Business in Ghana

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O Dumsor Where is Thy Sting? Critical News, 25th January 2015

Posted by Business in Ghana on January 25, 2015

Sydney Casely-Hayford,

Haven’t you eventually braved the ides of Dumsor? Everywhere I went this past week everybody complained about the erratic power cuts and how there is simply no regard for Citizen Ghana and whether we deserve such punishment after the small holiday largesse at the expense of the Volta lake.

Now regular kiosks around the city have invested in small generators to survive and carry on basic services. My local barber down McCarthy Hill proudly announced to me how he has arranged for a generator on hire for a few days in a week just to keep his customers from drifting. He did the calculations and figured he could do a bit more if he spent a few extra cedis.

He asks for three cedis for a haircut, beard and moustache trim. He operates from a kiosk, and me, big supporter of KIOSKENOMICS patronize his “barbary” at least every other week. He fears an increase in charge will turn customers away.

My advice, charge a few cedis more. Our conversation went somewhat like this. Translate into Twi to get the import.

Yaw: “If I ask for more they will not pay”

Syd: “How much do I pay when I come here?”

Yaw: “Five cedis”

Syd: “Why do I pay five cedis?”

Yaw: “Wofa, you do that to help me out”

SYd: “No, I do it because I think you do a good job, and I can afford it”

Yaw: “Oh, Daa, I did not know that”

Syd: “Raise your charges and paste it on top of the mirror. Everyone will see it. If you have ten customers a day and they pay three cedis, you make thirty cedis. If you start charging five cedis, you only need six customers. So even if you lose four customers, you are still in the same place”.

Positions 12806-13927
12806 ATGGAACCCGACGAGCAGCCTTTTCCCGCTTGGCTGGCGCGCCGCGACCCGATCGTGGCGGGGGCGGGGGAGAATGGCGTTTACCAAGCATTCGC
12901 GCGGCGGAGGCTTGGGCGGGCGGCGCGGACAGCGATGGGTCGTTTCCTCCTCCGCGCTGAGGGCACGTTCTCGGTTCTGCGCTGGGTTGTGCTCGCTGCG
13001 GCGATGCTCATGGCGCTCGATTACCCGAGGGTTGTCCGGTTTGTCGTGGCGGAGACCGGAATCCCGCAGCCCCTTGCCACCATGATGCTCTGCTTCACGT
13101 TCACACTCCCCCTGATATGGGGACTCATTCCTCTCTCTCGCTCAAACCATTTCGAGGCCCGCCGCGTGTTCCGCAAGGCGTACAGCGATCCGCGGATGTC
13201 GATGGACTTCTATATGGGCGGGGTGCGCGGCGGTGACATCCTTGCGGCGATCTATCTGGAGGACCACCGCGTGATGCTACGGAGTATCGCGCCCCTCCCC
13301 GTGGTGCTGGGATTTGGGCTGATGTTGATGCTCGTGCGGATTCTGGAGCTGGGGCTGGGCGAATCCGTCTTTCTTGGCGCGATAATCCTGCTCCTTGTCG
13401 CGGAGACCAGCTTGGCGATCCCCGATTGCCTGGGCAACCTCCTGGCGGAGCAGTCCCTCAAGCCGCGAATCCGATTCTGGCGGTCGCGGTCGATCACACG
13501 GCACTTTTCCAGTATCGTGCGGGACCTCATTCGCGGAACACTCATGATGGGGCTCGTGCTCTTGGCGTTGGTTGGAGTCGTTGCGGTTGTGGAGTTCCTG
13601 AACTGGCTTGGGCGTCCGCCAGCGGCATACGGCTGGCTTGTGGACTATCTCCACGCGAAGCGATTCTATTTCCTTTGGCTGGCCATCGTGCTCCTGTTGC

The next time I was there his prices had gone up, none of his customers had left and he was having a love affair with the generator, asking if I thought he should buy one instead of hiring.

Syd: “have you done the calculations to see how long it will take to pay it back? At what interest rate?”

By the time we finished the calculation he abandoned the marriage. With dowry interest rates at 10% a month from the local moneylender, no can do!

But our President wants to accept responsibility for all the “dumsor” in the country. I refuse to let him take that too. I bequeath to him the irresponsibility of false promises and his lack of attention to the Institutional heads whose advice should be the best under the circumstance.

The power problem has been with us since I can remember as a little boy fifty years on. During that time we have always had Heads of the ECG, VRA, then GRIDCO and BUI and all those in the Energy Commission and responsible for ensuring power generation is in place. Where were they when things were going bad? They simply step aside and allow political masters to ride shod over their technical competence and advice.

Maybe the President does not remember, on account of his age, but we have had many a power dearth in this country. Even Kutu Acheampong refused responsibility, questioning the wisdom of the Almighty in not permitting adequate rainfall during his time.

So he cannot have the responsibility. I suggest he assumes responsibility for what he has created, which is an economic mess. As Vice President he was head of the economic team and as President he has issued a budget every year from 2012. That is what he is responsible for, not power supply.

He should hold his Institutional heads to account and serve notice that till they give him the right advice and solve the problem in hand they can consider one foot out the door. He can accept responsibility for not being tough enough with hiring and firing, but his heads are directly responsible for establishing proper engineering and professional conduct and solving the on today off tomorrow crisis.

And I will advise those heads, that if their advice is ignored, they should step out and speak out. Their replacement will think twice when the same happens to them.